2012 blueprint: The Saints stand out as the 0-2 team most likely to turn it around. High-scoring teams always have a chance to win, and the Saints are still capable of winning a bunch of shootouts in 2012.

You can read the full post here.

Also, my Pro-Football-Reference comrade Mike Kania is at it again with the week 2 penalty data:


Some additional thoughts…

No one who watched the games this weekend came away thinking the replacement referees had no impact on the game.  But to understand exactly what happened, you need to dig deeper than the raw data, which reflects no change on the surface.  I noted last week that: “On average, over the last 10 years, 208 penalties have been called in Week 1. With the replacement referees over the last week, there were 206 penalties, in line with historical averages.”  There were 211 penalties in week two, which wouldn’t ordinarily make anybody bat an eye.

There were some interesting changes in the penalty data in week two.  As you may recall, there were 26 defensive pass interference penalties enforced in week 1 — an extremely high number — compared to just 5 defensive holding penalties and only one illegal contact penalty.  In week two, only 14 defensive pass interference penalties were enforced, but the number of defensive holding (10) and illegal contact penalties (6) each rose by five.  This is more in line with historical data, and a good sign that the replacement officials aren’t simply calling everything pass interference (Ike Taylor’s penalty against the Jets, notwithstanding).

There were fewer personal foul and unnecessary roughness penalties enforced in week one of the 2012 season than in week 1 last year, but things changed quickly in week two.  Teams had 23 total personal foul or unnecessary roughness penalties enforced against them in week 2, compared to just 11 last week.  Of course, as most fans who watched the majority of the games this weekend noticed, there was good reason for the uptick.  With the regular officials not around, the N.F.L. players seemed to treat the replacement officials like substitute teachers, consistently pushing the boundaries to see what they could get away with.  According to Matt Pomery, the manager of NFL Network Research, the average game in week two was 3 hours and 14 minutes, tied for the third longest average game time in regulation (excluding overtime) in a week in the last 20 seasons.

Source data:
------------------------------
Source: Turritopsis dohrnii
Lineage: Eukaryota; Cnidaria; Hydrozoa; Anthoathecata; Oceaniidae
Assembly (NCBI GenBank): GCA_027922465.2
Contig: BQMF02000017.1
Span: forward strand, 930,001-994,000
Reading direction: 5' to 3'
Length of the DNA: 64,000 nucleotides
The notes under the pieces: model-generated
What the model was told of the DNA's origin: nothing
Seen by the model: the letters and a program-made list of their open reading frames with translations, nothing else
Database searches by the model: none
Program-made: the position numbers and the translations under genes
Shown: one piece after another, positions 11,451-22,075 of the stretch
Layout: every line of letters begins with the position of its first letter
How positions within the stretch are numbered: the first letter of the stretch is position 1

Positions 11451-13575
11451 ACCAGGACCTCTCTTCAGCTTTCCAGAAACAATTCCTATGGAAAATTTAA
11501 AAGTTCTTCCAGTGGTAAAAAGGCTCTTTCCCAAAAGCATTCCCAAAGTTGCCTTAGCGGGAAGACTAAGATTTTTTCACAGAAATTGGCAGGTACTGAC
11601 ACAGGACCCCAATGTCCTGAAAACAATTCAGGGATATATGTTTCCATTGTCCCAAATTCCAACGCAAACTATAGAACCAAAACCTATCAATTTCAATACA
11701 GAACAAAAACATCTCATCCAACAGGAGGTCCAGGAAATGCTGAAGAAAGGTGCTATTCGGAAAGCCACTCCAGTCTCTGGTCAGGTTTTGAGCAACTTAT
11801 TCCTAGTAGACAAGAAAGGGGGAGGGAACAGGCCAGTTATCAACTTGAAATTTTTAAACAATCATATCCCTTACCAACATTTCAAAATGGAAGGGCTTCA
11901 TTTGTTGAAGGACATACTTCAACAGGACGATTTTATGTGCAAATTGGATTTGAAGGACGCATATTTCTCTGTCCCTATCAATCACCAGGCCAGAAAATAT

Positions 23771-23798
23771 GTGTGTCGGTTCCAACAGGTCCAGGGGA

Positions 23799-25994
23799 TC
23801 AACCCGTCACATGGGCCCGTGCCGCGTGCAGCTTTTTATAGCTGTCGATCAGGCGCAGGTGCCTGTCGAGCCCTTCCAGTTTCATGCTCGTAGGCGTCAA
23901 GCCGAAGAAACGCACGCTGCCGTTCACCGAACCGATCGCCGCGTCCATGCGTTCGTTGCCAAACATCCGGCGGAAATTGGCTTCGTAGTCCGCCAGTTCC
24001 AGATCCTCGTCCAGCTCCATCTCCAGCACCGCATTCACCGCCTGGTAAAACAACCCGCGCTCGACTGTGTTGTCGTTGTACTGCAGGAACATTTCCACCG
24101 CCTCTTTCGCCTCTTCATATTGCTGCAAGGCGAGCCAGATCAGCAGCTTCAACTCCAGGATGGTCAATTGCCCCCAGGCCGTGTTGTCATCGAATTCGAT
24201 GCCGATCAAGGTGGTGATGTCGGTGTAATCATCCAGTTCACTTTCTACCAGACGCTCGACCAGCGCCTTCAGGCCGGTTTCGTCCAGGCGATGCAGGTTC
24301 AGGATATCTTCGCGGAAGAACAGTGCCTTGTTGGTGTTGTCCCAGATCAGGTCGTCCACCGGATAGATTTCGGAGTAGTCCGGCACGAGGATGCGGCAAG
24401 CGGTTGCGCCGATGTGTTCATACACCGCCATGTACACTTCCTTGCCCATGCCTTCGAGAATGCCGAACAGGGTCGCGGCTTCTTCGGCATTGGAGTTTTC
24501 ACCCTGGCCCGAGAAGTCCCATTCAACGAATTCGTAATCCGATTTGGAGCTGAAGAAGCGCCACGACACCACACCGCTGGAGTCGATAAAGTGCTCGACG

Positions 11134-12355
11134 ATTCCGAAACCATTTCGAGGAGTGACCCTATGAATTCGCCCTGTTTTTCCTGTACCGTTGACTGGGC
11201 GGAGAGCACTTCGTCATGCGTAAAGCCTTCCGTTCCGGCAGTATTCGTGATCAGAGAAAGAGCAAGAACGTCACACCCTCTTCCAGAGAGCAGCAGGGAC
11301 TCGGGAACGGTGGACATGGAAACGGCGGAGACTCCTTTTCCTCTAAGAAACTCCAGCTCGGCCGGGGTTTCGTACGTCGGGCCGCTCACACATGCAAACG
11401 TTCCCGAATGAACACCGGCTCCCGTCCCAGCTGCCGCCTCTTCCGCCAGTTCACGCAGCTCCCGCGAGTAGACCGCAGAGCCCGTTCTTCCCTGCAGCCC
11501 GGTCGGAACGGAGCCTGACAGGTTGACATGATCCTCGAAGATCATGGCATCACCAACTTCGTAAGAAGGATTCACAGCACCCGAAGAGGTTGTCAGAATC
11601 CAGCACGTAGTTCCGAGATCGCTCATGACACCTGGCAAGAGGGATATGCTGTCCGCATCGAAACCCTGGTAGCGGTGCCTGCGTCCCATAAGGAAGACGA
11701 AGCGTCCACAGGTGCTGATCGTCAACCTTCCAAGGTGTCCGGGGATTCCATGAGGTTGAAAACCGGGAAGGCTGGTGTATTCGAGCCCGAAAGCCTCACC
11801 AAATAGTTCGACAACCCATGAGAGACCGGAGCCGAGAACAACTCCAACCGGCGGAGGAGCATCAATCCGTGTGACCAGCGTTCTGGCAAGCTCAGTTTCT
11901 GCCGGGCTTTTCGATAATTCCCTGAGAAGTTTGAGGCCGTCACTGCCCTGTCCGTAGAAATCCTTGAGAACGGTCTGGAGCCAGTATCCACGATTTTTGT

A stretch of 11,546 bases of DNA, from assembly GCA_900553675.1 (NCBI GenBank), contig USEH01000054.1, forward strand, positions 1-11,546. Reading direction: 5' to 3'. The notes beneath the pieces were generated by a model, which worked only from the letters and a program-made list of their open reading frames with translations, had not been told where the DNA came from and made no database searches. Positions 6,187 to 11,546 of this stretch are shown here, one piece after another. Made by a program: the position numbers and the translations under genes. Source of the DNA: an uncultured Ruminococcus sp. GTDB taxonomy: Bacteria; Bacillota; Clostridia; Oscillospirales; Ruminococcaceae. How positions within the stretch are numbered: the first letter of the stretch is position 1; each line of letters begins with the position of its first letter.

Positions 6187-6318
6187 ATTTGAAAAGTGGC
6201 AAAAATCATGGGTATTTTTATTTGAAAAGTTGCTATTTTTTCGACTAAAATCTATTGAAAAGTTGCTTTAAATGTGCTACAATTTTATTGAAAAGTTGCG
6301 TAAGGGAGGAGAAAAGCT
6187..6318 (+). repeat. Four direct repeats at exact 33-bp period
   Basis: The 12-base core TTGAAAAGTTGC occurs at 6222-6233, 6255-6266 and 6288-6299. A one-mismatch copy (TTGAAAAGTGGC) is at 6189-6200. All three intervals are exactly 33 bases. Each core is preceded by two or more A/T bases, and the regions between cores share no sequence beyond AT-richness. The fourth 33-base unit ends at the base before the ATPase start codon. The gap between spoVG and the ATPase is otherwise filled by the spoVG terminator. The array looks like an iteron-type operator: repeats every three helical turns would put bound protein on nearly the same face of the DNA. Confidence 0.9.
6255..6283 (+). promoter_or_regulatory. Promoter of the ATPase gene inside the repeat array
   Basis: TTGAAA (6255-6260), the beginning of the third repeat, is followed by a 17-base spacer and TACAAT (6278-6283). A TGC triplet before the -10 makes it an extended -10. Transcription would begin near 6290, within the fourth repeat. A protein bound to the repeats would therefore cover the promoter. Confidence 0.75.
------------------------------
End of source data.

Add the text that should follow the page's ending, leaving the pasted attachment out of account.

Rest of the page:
Last week, I hinted that there may be a bias by the officials in favor of the home team, as these less-experienced referees may be more likely to side with the voices of the crowd.  That hypotheses certainly wasn’t disproved this week, as 14 of the 16 home teams won, the first time 14 home teams have won in a week since the league expanded to 32 teams. So far this season, there have been 231 penalties against visiting teams and only 188 penalties against the hosts.  That ratio — road teams having to deal with 23% more penalties — is far out of line with historical data, which informs us that road teams had 7% more penalties enforced against them than home teams from 2000 to 2011.

  • Richie

    In regards to the increased HFA due to replacement refs. If you read the book Scorecasters, this would make sense.

    If I remember correctly, Scorecasters determined that the majority of home field advantage in sports has to do with the officials. The officials are affected (subconsciously, most likely) by the crowd. So they may be just a tiny bit swayed to not call a pass interference on the home team, or to call a pitch a strike (because the home fans are cheering assuming it’s a strike), etc.

    A replacement ref, who is less accustomed to dealing with crowds of 50,000-75,000 people would seem to be more likely affected by the crowd reactions.